It can seem overwhelming when spouses realize it may be time for a divorce. Many decisions need to be made regarding splitting property, dividing debt, and deciding which spouse will move out. However, the process can become even harder if your divorce is denied in Michigan. At Lucido & Manzella, P.C., we’re here to help couples divorcing in Michigan understand if their divorce can be denied and how to proceed.
It’s important that Michigan couples understand how divorce is handled in their state. Some states are considered fault states, meaning that individuals can claim which spouse is responsible for the end of the marriage. This can usually be accomplished by proving wrongdoing, such as infidelity or abuse. In these instances, fault can affect how a court decides on factors such as property division and alimony. Opposite of this, Michigan is a no-fault state, meaning that couples don’t have to prove who’s responsible for the end of the marriage, but can simply state irreconcilable differences as the grounds for divorce. In some cases, the court will need to verify that the couple had these differences, which can be achieved in several ways. For example, if a couple has lived apart for at least six months, many courts consider this proof that they had irreconcilable differences.
Michigan is a no-fault state, meaning courts will not consider any wrongdoings that either spouse has committed to determine if they’re eligible for a divorce. One spouse can simply state that the couple had differences, which is enough to begin the divorce process. Since Michigan is a no-fault state, only one spouse must request the divorce. Additionally, even if a spouse disagrees with the divorce, this will not stop divorce proceedings, and the divorce can still be finalized. Thus, Michigan can’t deny a divorce because both spouses don’t agree or one is found at fault.
Michigan will typically not deny your divorce; however, your case may be dismissed on certain grounds. If a spouse refuses a divorce, which includes not responding to the initial divorce summons, the court will still establish divorce proceedings based on the documentation of the spouse requesting divorce. The refusal to respond will not impact whether Michigan denies your divorce, as they only need one spouse’s request to proceed. However, if a spouse disagrees with many aspects of the divorce, such as child custody arrangements and property division, it can greatly slow down divorce proceedings. This doesn’t mean, however, that your divorce will be denied, but it will take longer to work out the disputes that couples have.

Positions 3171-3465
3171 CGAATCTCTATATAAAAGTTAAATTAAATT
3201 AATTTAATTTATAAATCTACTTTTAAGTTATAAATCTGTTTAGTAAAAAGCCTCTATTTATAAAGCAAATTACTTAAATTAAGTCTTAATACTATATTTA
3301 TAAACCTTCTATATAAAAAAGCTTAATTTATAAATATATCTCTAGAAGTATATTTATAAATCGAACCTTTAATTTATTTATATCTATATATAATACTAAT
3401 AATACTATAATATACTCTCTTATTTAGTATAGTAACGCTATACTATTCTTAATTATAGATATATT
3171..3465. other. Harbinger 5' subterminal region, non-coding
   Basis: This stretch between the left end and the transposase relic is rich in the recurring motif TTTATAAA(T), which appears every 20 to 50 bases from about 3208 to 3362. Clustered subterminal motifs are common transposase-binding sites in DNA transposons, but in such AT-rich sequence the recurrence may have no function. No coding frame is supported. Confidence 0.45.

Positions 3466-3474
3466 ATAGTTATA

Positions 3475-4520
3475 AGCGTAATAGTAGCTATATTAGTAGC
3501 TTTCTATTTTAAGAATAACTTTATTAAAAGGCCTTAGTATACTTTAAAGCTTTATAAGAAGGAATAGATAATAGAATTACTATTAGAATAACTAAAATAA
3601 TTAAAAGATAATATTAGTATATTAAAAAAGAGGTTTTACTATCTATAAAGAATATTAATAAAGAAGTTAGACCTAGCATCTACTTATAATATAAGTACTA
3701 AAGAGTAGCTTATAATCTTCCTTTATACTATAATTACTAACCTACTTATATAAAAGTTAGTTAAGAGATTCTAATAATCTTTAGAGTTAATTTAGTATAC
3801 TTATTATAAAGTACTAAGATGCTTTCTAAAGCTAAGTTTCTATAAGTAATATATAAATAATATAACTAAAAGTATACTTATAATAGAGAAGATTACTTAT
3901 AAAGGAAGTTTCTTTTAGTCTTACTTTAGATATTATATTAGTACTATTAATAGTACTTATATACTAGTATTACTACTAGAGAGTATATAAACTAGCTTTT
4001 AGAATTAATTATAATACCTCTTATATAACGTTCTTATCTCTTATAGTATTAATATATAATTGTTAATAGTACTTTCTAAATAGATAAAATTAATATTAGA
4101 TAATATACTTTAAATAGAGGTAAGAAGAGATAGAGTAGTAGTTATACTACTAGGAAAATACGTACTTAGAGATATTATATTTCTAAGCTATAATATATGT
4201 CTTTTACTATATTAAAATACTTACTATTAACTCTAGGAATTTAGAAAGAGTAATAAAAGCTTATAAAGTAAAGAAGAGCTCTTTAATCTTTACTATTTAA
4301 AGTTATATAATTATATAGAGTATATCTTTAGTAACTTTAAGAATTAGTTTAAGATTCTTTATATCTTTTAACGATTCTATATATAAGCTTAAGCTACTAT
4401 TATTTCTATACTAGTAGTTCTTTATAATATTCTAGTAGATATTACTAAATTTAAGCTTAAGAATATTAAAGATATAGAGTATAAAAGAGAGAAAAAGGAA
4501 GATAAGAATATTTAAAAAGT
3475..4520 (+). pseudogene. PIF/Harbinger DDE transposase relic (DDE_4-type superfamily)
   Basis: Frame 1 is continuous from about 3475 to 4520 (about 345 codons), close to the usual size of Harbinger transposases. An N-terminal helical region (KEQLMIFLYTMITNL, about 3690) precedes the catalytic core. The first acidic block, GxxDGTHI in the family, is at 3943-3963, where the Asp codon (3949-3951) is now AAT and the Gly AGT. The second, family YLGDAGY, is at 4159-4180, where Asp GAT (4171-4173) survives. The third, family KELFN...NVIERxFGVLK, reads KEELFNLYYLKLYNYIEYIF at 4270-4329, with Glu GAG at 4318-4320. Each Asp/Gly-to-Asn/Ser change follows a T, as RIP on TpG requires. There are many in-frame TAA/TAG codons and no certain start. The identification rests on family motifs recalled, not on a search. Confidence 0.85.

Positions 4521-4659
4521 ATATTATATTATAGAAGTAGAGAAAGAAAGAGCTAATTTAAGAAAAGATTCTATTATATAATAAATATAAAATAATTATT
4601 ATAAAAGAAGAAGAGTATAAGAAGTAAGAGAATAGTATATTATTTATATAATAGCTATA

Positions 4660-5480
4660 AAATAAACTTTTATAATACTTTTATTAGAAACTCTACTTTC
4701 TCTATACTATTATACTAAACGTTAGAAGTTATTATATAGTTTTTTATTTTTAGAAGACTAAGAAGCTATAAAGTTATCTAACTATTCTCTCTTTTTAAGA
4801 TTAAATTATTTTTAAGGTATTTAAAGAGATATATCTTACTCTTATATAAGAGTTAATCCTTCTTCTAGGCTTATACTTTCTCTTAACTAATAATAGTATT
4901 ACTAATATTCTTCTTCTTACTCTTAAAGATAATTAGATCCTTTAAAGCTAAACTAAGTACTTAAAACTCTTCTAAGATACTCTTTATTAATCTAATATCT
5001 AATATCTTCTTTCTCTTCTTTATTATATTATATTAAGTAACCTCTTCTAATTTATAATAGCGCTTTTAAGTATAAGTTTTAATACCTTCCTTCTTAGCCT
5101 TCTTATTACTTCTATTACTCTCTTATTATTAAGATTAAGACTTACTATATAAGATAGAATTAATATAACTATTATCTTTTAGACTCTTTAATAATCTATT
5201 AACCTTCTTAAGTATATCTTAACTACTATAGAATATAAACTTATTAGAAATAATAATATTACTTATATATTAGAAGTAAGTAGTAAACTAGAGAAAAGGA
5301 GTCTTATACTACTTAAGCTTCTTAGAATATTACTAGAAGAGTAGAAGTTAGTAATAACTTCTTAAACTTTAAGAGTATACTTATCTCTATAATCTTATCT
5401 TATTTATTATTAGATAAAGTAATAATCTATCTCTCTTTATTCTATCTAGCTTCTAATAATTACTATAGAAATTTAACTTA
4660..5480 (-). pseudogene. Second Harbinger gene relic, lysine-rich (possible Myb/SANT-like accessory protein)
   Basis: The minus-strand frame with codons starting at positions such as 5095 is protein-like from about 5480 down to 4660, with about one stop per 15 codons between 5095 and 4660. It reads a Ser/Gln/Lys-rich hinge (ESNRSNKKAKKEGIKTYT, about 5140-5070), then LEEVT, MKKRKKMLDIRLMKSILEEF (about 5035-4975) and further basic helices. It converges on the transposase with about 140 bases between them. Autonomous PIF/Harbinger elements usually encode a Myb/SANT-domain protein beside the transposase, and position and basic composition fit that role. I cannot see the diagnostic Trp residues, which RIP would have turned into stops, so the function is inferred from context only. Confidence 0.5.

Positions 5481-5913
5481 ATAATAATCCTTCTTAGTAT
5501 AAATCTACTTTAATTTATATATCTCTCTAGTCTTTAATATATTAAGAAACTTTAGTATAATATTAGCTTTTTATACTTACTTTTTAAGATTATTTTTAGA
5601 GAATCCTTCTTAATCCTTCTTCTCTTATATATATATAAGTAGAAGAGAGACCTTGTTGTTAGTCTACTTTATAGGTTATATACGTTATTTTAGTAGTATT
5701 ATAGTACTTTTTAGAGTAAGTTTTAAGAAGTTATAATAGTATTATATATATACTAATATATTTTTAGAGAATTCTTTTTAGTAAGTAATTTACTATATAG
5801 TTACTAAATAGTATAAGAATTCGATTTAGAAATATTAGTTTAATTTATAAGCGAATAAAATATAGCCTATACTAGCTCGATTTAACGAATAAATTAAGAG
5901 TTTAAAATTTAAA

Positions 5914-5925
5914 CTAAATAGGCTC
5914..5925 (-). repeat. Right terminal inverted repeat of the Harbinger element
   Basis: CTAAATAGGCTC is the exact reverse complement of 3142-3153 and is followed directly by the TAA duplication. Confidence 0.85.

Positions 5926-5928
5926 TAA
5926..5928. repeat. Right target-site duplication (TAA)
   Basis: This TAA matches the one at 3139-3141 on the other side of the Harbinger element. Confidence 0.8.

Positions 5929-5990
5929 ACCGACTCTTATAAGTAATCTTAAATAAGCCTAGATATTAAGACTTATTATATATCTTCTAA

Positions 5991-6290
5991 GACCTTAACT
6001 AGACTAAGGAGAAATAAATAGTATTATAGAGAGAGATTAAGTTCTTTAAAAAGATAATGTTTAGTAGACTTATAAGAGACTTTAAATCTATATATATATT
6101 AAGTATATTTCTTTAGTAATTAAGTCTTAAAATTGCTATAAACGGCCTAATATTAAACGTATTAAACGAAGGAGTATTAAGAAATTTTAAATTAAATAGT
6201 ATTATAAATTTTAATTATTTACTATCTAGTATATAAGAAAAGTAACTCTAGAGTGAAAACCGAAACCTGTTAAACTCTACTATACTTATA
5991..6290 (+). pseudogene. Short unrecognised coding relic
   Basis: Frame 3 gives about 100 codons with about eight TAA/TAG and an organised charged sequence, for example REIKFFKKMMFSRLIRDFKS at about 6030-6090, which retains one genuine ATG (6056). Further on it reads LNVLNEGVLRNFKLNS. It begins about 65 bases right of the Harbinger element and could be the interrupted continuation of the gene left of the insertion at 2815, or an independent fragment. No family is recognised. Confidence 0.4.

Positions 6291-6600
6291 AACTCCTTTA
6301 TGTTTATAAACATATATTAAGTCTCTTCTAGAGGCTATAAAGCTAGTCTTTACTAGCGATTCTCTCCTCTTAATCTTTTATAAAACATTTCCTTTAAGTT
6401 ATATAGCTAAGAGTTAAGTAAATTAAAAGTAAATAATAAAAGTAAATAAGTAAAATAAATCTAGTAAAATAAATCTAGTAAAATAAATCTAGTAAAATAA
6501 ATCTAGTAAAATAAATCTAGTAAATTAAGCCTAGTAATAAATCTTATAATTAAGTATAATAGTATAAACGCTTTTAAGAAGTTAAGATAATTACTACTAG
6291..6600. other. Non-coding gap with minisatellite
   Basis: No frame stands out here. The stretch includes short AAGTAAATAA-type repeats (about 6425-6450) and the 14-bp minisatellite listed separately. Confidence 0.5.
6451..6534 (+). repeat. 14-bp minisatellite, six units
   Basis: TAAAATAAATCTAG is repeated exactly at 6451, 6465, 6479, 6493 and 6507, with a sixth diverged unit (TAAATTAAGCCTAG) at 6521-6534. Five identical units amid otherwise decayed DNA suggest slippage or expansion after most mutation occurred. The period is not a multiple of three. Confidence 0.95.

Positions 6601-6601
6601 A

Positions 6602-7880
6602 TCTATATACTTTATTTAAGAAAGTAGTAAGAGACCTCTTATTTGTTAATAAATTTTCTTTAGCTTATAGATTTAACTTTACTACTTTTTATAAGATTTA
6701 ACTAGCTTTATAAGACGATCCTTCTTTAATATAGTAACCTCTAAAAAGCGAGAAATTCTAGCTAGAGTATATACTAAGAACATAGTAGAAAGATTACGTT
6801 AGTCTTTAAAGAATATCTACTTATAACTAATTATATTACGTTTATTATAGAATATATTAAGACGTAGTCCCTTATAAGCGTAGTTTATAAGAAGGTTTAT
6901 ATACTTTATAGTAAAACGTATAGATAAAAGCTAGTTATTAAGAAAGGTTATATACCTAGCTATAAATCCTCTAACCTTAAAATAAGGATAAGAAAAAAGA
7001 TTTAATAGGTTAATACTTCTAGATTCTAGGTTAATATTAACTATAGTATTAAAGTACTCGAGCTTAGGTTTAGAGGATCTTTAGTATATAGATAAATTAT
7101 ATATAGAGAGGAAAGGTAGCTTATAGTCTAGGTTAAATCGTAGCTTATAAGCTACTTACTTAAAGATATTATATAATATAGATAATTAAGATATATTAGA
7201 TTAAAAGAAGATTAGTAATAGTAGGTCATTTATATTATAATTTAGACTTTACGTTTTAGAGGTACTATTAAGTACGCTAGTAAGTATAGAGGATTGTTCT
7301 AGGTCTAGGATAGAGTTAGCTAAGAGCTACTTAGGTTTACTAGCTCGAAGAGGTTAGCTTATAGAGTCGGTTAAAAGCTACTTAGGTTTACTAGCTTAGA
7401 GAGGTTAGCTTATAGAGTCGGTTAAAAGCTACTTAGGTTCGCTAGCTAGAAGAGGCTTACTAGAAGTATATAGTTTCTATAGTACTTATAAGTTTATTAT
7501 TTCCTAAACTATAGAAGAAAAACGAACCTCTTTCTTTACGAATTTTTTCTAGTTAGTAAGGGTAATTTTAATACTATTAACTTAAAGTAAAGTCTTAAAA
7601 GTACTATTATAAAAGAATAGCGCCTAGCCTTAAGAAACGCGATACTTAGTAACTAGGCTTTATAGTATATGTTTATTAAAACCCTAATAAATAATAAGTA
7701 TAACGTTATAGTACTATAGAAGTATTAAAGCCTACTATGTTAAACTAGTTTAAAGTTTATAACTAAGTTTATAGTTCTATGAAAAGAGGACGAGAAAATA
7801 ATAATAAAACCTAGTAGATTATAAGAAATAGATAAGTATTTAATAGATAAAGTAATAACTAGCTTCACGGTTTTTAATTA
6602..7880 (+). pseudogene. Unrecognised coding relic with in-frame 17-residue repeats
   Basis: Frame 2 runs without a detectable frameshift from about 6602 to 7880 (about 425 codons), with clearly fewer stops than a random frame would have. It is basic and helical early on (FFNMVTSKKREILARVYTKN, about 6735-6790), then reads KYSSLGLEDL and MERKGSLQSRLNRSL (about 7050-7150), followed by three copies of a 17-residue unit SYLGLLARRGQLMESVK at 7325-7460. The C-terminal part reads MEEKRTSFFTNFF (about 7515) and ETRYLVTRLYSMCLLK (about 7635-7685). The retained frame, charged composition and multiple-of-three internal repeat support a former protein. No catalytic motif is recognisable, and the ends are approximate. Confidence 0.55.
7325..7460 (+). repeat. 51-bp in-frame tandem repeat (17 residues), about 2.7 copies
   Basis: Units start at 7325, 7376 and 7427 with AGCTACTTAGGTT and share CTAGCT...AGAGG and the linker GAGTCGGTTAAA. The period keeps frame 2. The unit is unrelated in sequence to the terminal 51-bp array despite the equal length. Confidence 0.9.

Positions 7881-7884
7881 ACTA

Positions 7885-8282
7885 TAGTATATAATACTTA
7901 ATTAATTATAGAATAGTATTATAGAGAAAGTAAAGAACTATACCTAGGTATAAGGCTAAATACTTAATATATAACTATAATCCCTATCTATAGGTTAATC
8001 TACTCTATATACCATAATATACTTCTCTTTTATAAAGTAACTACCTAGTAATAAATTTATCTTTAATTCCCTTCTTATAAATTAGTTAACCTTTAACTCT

If couples reconcile their differences, Michigan does permit them to dismiss their divorce, meaning that the filing spouse can withdraw their original divorce petition. In this sense, Michigan can deny your request for divorce if both parties agree that they do not wish to proceed with the divorce.
If you have questions about divorce proceedings in Michigan, contact our team today. We will help you properly prepare for your divorce and advocate for you during each step of the process.
We offer a free initial consultation so you will get an opportunity to meet us, and we will have an opportunity to learn more about your legal issue.
Mr. Manzella represents businessman William Weber, who admitted to falsifying an invoice at ex-Macomb prosecutor Eric Smith’s request. He pleaded guilty to misdemeanor charges of conspiracy to commit a legal act in an illegal manner, with felony offenses dismissed during the sentencing.
L’Tonya Marie Payne, a 51-year-old black woman, is facing misdemeanor assault charges following an altercation. The complaining witness, who is white, stated the police would not believe Ms. Payne due to her skin color. Attorney Vince Manzella is working alongside Ms. Payne to fight these allegations, as she was arrested simply on the basis of the witness’s word.
Joseph Wolf, former director of the Detroit Stars, was sentenced to two years of supervised probation. Wolf pleaded guilty to embezzling funds from the nonprofit youth baseball league. Typically, the felony count can result in up to 10 years in prison, a fine of $15,000, and other charges, but Lucido & Manzella, P.C. was able to help the client receive a reduced sentence.
Charles Frontera, a former Roseville city councilman, was sentenced to a year of probation after a misdemeanor charge was dismissed at sentencing. During a pretrial conference, Mr. Frontera pleaded guilty to substance possession, and in doing so, Attorney Manzella was able to protect the client from severe charges.